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Experiencing Healthcare

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As, an individual, I have always been lucky when it comes to issues concerning health. In my entire life history, I have had the Lyme disease once, a corneal ulcer that was caused by windblown grit while I was kayaking across the Baltic Sea, a kidney stone that was caused by dehydration, a benign AV nodal reentry tachycardia and intraocular pressure. Many males in my family history had glaucoma, but I was an exception.  I have never suffered from any Pulmonary/ Neuro/GI/ Rheumatologic issues or taken any chronic medication apart from Xalatan which helps me with my intraocular pressure. Nevertheless, as a medical doctor, I have met people from diverse backgrounds, whose medical histories are otherwise quite unremarkable.

While practicing as a medical doctor, I once met a patient who, together with his network of supporters impacted positively on my life. My patient was a middle-aged man who was suffering from a posterior/inferior infarction. I led him to the cath lab to be stented. His wife and two children came to be with him in the ICU. It is imperative to note that the process of medical care is similar to any other complex project. It involves a technical part which is carried out by the doctor, and there is a people part. As a doctor, I did a remarkable job on my technical part together with my nurses, and we were highly congratulated by our patient and his network of supporters.

On the other hand, I was really impressed with the way my patient’s wife and their two children managed the people part. They were constantly building the confidence of my patient through encouraging him that everything would be okay, that returning home would be safe, that the quality of life would be better and that his future was bright. They stocked his refrigerator with low-fat vegan foods, helped him in interpreting patient education materials and discussed with him lifestyle recommendations in a very proficient way. In addition, they helped in managing the entire process of transition from inpatient to outpatient.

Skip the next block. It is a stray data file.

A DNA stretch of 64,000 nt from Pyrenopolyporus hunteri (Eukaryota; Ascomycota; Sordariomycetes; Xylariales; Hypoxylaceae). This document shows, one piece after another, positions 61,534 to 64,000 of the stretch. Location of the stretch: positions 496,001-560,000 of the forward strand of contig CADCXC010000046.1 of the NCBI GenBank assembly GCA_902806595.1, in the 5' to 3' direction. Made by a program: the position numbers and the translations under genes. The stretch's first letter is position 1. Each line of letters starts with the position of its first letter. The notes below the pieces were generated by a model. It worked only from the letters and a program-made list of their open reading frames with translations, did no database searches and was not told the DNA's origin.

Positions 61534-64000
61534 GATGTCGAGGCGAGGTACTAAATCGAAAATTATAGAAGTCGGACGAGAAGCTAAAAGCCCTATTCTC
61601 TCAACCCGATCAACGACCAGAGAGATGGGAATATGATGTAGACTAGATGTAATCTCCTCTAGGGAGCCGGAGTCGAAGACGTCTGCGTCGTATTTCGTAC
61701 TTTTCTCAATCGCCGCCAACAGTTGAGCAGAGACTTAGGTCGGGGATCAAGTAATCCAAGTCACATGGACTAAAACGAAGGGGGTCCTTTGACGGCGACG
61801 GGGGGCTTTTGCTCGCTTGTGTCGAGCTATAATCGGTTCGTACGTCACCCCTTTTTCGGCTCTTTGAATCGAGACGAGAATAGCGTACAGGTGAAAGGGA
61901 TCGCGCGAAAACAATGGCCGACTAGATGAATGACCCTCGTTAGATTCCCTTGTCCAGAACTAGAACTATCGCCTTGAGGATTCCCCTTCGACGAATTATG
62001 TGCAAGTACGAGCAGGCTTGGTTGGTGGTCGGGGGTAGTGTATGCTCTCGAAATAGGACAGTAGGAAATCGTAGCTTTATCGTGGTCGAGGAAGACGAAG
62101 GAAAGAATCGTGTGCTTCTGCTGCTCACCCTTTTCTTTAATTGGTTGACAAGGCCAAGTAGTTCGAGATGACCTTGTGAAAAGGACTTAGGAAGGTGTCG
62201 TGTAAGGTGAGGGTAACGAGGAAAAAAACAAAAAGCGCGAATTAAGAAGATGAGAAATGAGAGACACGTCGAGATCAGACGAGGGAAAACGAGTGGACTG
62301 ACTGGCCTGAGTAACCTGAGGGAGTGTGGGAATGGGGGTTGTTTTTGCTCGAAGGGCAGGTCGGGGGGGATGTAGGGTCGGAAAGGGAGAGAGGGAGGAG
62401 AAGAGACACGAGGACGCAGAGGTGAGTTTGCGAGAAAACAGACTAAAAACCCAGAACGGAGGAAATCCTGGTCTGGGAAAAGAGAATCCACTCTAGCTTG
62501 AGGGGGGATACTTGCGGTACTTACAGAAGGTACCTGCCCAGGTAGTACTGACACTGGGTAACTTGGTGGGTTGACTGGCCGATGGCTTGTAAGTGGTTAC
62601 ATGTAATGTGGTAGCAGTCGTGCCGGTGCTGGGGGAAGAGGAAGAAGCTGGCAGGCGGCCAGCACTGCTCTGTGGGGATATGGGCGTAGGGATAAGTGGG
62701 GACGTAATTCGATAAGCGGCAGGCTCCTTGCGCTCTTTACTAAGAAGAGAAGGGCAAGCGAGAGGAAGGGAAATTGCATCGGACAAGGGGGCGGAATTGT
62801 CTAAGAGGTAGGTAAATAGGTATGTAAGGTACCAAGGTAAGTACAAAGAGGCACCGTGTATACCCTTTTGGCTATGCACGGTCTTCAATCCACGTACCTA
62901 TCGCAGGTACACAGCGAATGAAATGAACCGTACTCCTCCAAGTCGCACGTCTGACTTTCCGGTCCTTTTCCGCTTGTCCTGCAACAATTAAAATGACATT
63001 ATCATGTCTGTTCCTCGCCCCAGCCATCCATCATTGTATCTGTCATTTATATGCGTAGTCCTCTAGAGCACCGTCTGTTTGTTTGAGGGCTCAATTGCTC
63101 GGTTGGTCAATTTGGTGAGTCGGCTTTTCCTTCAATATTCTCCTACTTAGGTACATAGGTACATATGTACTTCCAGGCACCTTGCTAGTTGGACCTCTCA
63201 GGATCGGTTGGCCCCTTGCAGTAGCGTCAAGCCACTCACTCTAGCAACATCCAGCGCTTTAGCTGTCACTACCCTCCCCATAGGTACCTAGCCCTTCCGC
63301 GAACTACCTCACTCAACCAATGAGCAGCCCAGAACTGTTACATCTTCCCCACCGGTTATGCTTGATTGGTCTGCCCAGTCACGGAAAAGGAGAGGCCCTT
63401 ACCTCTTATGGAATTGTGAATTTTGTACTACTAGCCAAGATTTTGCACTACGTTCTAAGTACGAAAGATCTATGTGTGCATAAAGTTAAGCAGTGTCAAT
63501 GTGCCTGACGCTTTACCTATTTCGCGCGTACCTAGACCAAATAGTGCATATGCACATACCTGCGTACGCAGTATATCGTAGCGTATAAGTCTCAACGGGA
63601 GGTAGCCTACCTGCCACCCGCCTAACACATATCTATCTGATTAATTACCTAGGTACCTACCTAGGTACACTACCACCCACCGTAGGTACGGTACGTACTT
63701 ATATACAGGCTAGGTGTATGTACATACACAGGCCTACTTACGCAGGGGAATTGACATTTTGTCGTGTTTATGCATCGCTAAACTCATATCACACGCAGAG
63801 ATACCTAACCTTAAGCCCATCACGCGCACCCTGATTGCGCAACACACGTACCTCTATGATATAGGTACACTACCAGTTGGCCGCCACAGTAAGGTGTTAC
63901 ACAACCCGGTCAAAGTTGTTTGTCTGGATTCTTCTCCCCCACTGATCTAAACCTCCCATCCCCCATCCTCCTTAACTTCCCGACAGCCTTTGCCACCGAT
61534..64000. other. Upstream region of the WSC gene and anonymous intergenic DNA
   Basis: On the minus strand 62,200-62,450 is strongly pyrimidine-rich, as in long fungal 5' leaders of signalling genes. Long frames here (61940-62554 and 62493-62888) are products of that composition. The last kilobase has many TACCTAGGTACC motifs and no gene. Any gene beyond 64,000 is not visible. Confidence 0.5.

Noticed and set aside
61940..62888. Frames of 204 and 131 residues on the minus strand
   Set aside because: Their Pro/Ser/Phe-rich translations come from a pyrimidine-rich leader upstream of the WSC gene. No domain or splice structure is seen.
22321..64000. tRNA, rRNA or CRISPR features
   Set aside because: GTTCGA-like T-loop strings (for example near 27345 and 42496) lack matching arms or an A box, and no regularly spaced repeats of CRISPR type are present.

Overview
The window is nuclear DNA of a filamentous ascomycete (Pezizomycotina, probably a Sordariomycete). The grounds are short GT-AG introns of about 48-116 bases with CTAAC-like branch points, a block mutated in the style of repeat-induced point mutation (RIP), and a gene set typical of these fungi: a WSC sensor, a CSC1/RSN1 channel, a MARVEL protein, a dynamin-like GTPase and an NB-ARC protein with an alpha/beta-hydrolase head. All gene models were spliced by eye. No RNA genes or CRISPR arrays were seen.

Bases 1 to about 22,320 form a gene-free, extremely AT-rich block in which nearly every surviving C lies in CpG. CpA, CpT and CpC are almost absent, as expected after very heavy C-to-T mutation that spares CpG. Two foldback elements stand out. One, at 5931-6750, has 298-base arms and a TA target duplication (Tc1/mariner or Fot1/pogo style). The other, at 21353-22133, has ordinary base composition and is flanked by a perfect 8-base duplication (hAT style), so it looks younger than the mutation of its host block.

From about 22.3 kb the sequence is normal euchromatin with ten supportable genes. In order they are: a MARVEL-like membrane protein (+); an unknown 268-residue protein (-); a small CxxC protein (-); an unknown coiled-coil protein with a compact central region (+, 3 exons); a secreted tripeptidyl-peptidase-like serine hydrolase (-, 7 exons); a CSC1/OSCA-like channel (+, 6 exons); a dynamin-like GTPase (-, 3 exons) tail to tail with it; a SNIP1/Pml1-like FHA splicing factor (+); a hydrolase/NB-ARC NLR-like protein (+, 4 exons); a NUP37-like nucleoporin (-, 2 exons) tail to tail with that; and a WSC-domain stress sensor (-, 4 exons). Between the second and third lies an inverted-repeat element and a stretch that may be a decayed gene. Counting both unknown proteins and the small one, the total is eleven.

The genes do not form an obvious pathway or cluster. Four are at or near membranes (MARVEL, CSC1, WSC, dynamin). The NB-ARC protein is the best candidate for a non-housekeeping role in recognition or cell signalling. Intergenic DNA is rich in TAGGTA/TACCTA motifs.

In deed, I came to realize that in as much as hospitals are great places, which deal with medical crises, through the help of professionals like me who can medicate, operate and heal, the broader social context of healthcare that includes the orchestration of emotions, regaining the cadence of day to day life and calming of fears requires a satisfactory support system. In the past, people lived together in extended families or clusters within their communities. However, with the present-day challenging economy, rising specialization of employment and relieve of long distance travel, modern societies have lost most of the family support systems.

What I experienced at the hospital was an incredible union of a virtual extended family in support of their affiliate. His former employees, colleagues and employees converged together to support him. My patient was rarely alone during his stay in the ICU. In a planet that is full of competition for resources, road rage, and lack of civility, I felt very obliged to experience healthcare that was supported by the community around my patient and his family. My patient was in a difficult circumstance, of a heart attack, but our collective effort brought about a good outcome. He went back home and resumed his usual routine and I believe that the love and respect that he was granted by his network of supporters will never depart from him.

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